The EU is hoping to resume deployment of its peacekeeping mission to Chad in the next few days, after a delay caused by fighting in the capital, N'Djamena.
Some 1,100 French troops are already based in Chad
An EU spokesman said the force was seeking clearance for an initial flight of logistics material on Tuesday.
The force's commander in Chad told the BBC the rebel offensive had put the deployment back four weeks.
A BBC correspondent says normality has returned to the capital, after the authorities relaxed a curfew.
However, aid agencies say they are still struggling to cope with large numbers of displaced people.
Some 30,000 Chadians fled across the border into neighbouring Cameroon after rebels attacked N'Djamena last weekend.
The French-dominated EU peacekeeping force had been due to start deploying to Chad at the beginning of February to give the refugees and aid workers there a measure of protection, but the rebel offensive began at the same time.
Many refugees converged on the border town of Kousseri, which is full to bursting point, the BBC's Arnaud Zajtman in N'Djamena says.
The United Nations in Geneva says worsening security in Chad has also resulted in serious shortages of supplies for Sudanese refugees in eastern Chad.
A series of deadly attacks on Darfur villages has also prompted another 12,000 people to flee western Sudan, according to the UN.
An estimated 240,000 Darfur refugees are already living in camps in eastern Chad and another 180,000 Chadians have been internally displaced.
Jean-Philippe Ganascia, the French Brigadier General heading the EU force on the ground in Chad told the BBC that four days of fighting around the capital had led to four weeks of delay.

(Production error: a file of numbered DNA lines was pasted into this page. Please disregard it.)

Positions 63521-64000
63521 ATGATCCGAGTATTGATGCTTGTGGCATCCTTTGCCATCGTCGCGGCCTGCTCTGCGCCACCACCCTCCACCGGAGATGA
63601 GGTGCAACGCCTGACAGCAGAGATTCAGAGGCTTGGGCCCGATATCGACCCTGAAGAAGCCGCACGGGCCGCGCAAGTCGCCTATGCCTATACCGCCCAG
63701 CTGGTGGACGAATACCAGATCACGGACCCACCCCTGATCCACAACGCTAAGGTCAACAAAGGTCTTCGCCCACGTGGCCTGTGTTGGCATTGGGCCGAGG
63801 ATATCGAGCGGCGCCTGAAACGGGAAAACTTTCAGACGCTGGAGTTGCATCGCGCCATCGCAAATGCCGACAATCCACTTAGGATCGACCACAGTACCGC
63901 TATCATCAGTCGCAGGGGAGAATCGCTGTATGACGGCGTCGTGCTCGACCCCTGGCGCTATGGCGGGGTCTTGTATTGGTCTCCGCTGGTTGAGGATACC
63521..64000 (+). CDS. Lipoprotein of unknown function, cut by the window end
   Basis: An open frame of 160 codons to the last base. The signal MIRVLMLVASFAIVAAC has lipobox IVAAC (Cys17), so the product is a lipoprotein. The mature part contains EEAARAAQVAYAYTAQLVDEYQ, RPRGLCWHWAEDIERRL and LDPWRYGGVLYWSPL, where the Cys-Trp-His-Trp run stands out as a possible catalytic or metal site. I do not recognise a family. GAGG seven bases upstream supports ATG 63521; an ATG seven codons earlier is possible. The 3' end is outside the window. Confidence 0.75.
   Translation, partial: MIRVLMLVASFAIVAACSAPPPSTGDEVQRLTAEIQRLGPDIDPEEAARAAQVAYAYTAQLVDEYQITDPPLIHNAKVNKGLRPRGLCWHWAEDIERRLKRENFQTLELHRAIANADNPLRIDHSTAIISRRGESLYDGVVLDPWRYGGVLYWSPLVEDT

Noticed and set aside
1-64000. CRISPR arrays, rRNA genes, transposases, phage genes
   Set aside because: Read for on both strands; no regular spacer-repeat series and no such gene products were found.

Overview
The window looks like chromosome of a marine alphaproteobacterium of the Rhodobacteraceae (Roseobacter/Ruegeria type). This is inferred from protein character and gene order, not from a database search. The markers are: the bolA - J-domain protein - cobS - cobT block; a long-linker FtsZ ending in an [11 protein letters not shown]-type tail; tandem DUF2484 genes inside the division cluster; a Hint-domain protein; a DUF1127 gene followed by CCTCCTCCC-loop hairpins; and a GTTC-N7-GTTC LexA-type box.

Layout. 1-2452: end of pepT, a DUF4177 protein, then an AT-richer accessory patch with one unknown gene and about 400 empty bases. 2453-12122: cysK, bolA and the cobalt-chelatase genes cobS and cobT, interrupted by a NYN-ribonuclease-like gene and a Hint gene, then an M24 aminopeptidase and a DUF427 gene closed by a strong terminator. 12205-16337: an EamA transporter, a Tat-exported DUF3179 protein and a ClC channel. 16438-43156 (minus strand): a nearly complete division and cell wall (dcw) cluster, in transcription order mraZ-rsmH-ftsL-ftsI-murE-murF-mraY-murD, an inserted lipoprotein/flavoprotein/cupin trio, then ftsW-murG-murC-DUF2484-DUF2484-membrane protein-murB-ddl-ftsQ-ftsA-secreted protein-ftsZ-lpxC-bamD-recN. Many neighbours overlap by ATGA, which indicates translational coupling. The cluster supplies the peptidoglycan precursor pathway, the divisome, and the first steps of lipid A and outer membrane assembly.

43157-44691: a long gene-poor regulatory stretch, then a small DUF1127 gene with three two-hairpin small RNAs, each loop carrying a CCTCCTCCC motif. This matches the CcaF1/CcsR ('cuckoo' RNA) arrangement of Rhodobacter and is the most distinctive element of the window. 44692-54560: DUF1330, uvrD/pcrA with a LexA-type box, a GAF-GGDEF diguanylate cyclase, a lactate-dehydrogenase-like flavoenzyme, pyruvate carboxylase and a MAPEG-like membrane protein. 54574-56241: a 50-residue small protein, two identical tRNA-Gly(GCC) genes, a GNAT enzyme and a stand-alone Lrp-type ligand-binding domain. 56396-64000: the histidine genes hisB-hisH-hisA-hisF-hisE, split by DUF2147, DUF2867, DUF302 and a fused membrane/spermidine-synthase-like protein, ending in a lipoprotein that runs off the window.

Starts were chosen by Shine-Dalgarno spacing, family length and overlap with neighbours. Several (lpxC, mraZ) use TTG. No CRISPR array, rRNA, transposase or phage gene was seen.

However, an EU spokesman said the start of the mission had already been scheduled for March and the fighting had not led to any major change.
An Irish military spokesman said the initial entry force which had been due to leave at the start of February would now fly out in the next two weeks.
Although 150 soldiers are already in Chad, the mission cannot begin until the initial force arrives.
In a separate development, an alliance of rebel groups warned the EU force not to send troops, accusing France of directly helping Chadian President Idriss Deby to fend off rebel attacks.
In a statement quoted by the Reuters news agency the rebels said: "The alliance of the armed opposition no longer believes in the neutrality of a force essentially composed of French troops and whose operational direction is carried out by France."
Brig-Gen Ganascia said on Monday that if the EU force had been deployed by the time of the rebel advance the peacekeepers would only have acted if civilians had been at risk.
"We would have defended these people (civilians) if they were being attacked," he said.
"But we wouldn't be facing or preventing the rebels' column from coming to N'Djamena because that is not directly our concern from a military point of view."